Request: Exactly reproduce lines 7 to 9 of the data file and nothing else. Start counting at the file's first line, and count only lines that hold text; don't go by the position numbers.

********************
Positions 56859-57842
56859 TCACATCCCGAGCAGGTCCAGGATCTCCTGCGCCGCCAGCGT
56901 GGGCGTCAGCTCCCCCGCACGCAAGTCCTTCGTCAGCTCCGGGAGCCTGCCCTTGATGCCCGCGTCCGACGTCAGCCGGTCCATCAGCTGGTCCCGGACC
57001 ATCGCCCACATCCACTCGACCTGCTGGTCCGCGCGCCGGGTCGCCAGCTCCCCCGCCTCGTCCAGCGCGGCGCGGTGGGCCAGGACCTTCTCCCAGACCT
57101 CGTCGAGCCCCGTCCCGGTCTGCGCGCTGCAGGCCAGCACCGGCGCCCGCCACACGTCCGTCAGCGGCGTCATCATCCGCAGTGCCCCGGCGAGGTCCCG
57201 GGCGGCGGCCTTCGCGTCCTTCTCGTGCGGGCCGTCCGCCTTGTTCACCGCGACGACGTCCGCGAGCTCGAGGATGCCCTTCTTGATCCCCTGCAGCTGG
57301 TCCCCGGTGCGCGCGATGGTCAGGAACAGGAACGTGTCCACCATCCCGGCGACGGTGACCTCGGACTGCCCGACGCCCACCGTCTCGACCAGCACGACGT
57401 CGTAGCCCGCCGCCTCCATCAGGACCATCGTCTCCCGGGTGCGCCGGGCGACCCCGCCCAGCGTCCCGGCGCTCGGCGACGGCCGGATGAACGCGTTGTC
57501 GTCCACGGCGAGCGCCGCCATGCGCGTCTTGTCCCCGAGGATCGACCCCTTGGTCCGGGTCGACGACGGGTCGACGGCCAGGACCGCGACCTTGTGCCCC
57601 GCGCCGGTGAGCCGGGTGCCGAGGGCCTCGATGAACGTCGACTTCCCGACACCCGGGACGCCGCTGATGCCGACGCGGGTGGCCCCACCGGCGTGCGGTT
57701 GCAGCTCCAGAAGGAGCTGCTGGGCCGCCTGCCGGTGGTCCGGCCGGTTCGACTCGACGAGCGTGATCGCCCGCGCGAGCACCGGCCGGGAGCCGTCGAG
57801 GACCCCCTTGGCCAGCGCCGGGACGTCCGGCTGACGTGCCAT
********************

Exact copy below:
57301 TCCCCGGTGCGCGCGATGGTCAGGAACAGGAACGTGTCCACCATCCCGGCGACGGTGACCTCGGACTGCCCGACGCCCACCGTCTCGACCAGCACGACGT
57401 CGTAGCCCGCCGCCTCCATCAGGACCATCGTCTCCCGGGTGCGCCGGGCGACCCCGCCCAGCGTCCCGGCGCTCGGCGACGGCCGGATGAACGCGTTGTC
57501 GTCCACGGCGAGCGCCGCCATGCGCGTCTTGTCCCCGAGGATCGACCCCTTGGTCCGGGTCGACGACGGGTCGACGGCCAGGACCGCGACCTTGTGCCCC